IRR is typically used for traditional financial assets like stocks, bonds, real estate, and business projects. It may not be directly applicable to something like Bitcoin.

Bitcoin is the best performing asset in history but its value can fluctuate significantly within short periods, making it challenging to calculate a stable IRR. Moreover, Bitcoin does not generate cash flows or pay dividends, which are essential components for calculating IRR in traditional investments.

However, many experts compare bitcoin to a startup investment. Because bitcoin has similarities to a tech startup such as a strong network effect, exponential growth and a global team of developers, lobbyists, enthusiasts and advocates etc.

## Let’s do the math – Bitcoin IRR over 150%

Let’s do the math. For simplicity we will not use a fictional scenario.

Let’s start with the following assumption. We will invest $25,000 into bitcoin in 2011 and we hold it until today.

The first question is how much bitcoin we receive for $25,000 in 2011. Let’s take a look at the price of Bitcoin in 2011.

Year | Month | Bitcoin Price ($) | Change ($) | Month-over-month (%) |
---|---|---|---|---|

2011 | 12 | 3.06 | -0.09 | -2.85 |

2011 | 11 | 3.15 | -1.88 | -37.41 |

2011 | 10 | 5.03 | -3.27 | -39.35 |

2011 | 9 | 8.30 | -4.80 | -36.63 |

2011 | 8 | 13.09 | -2.30 | -14.95 |

2011 | 7 | 15.40 | 5.83 | 60.89 |

2011 | 6 | 9.57 | 6.54 | 215.52 |

2011 | 5 | 3.03 | 2.26 | 291.82 |

2011 | 4 | 0.77 | -0.15 | -15.88 |

2011 | 3 | 0.92 | 0.21 | 30.02 |

2011 | 2 | 0.71 | 0.41 | 135.93 |

2011 | 1 | 0.30 | 0 | 0 |

As we can see the price fluctuates between $0.30 and $15.40. Let’s assume the average price per bitcoin is $5.25.

Which means for $25,000 we get 4,761.90 Bitcoin.

Now we also need to define the value of the “investment” after the period of 12 years. Let’s assume that Bitcoin is now worth $25,000 per coin. That means the current value is $119,240,000.

Instead of cashflow, we will just use the capital gain of bitcoin to calculate the IRR.

If you’re assuming that the ending value of your Bitcoin holdings is $25,000 per Bitcoin, and you initially invested $25,000 in 2011 at a price of $5.25 per Bitcoin, then there has been a significant capital gain. In this scenario, the IRR calculation is as follows:

1. Determine the initial investment amount, which is $25,000. |

2. Determine the ending value of your Bitcoin holdings as of today, which is $25,000 per Bitcoin. |

3. Calculate the capital gain by subtracting the initial investment from the ending value. |

4. Calculate the holding period in years from 2011 to 2023. |

**Let’s calculate the IRR using these values:**

- Initial Investment = $25,000
- Ending Value = $25,000 per Bitcoin (assuming the value remains constant)

Capital Gain = Ending Value – Initial Investment

Capital Gain = ($25,000 per Bitcoin – $5.25 per Bitcoin) * Number of Bitcoins (initial investment)

Capital Gain = ($24,994.75 per Bitcoin) * (4,761.90 Bitcoins)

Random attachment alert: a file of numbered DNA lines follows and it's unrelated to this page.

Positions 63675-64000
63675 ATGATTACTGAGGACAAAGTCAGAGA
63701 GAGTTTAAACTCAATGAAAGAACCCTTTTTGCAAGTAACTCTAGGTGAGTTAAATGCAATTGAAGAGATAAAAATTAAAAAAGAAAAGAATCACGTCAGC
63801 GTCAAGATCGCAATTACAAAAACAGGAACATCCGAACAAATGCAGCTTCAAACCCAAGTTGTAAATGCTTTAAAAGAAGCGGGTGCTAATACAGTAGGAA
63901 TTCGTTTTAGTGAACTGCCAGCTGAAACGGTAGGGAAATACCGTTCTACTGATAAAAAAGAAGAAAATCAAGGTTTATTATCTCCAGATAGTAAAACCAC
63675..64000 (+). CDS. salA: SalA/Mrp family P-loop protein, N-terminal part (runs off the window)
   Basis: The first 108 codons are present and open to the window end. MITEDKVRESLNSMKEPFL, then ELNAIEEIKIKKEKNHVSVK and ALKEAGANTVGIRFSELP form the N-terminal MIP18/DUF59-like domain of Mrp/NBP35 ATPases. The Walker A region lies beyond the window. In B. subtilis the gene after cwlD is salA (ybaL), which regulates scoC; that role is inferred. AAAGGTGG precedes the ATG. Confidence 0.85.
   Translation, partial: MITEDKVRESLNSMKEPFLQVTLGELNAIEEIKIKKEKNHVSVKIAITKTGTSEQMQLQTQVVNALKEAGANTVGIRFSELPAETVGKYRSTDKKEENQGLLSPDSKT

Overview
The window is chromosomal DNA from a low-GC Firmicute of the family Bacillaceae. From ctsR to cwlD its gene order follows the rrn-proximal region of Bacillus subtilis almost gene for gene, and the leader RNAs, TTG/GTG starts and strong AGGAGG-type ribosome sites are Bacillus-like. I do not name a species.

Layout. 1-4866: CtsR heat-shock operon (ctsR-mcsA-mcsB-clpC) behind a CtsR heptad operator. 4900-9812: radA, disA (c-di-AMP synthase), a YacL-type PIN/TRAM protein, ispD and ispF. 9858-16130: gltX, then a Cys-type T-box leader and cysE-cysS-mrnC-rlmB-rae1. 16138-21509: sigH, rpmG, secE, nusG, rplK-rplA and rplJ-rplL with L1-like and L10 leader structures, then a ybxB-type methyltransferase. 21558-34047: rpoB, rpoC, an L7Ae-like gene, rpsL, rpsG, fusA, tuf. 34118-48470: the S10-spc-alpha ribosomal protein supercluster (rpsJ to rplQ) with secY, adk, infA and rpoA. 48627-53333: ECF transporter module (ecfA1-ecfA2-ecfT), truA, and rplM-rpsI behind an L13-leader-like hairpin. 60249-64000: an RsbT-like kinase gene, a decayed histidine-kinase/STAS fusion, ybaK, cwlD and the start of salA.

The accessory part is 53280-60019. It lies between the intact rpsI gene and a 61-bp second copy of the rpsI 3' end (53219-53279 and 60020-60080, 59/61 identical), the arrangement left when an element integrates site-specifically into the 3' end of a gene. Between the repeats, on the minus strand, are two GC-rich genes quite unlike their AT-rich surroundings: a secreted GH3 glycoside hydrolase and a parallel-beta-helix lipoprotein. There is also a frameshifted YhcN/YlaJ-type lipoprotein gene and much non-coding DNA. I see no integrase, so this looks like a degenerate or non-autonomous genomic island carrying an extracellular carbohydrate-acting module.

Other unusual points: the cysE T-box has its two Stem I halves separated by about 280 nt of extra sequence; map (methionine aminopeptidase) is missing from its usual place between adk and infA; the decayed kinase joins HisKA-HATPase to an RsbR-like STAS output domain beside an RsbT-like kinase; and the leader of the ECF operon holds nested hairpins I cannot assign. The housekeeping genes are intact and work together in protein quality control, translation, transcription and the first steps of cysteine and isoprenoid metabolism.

Capital Gain â‰ˆ $119,240,000

Holding Period = 2023 – 2011 = 12 years

Now, we use these values to estimate the IRR using the formula:

IRR = (Capital Gain / Initial Investment)^(1 / Holding Period) – 1

IRR = ($119,240,000 / $25,000)^(1 / 12) – 1

IRR â‰ˆ 168.63%

In this scenario, the IRR is approximately 168.63%.

This indicates an annualized return rate of approximately 168.63% on your initial investment of $25,000 made in 2011, assuming the ending value remains constant at $25,000 per Bitcoin.

## IRR of Bitcoin vs other investments

Here’s a table showing hypothetical Internal Rates of Return (IRRs) for various types of investments, including traditional investments and Bitcoin.

Please note that these IRRs are for illustrative purposes and may not reflect actual market conditions or future performance. Actual returns can vary widely.

While the Stock market fluctuates a lot, most of the performance data is made public which allows us to have a good sense for typical IRRs.

Bonds are very traditional investment vehicles and performance data is easy to find and put into perspective allowing us to calculate IRR with reliable data.

Real Estate investments depend a lot on different factors such as increase demand or market downtrends as well as cost and regulation. But based on historical data we see IRR range from 4-10%.

According to a study conducted by the famous Harvard Univeristy, private equity firms can see median IRRs of 25%.

Investment Type | Hypothetical IRR |
---|---|

Stock Market | 7-9% (historical average) |

Bonds | 2-5% (varies by type) |

Real Estate | 4-10% (varies by property) |

Mutual Funds/ETFs | Varies based on portfolio |

Private Equity/Venture Capital | 25% |

Savings Account/CD | < 2% (low-risk, low return) |

Bitcoin | Approximately 168.63% (based on previous calculation) |

Again, please remember that these IRRs are approximate and based on historical averages or hypothetical scenarios.

Real-world investment returns can be influenced by a wide range of factors, including market volatility, economic conditions, and individual investment choices.

It’s essential to conduct thorough research, consider your risk tolerance, and consult with financial professionals when making investment decisions.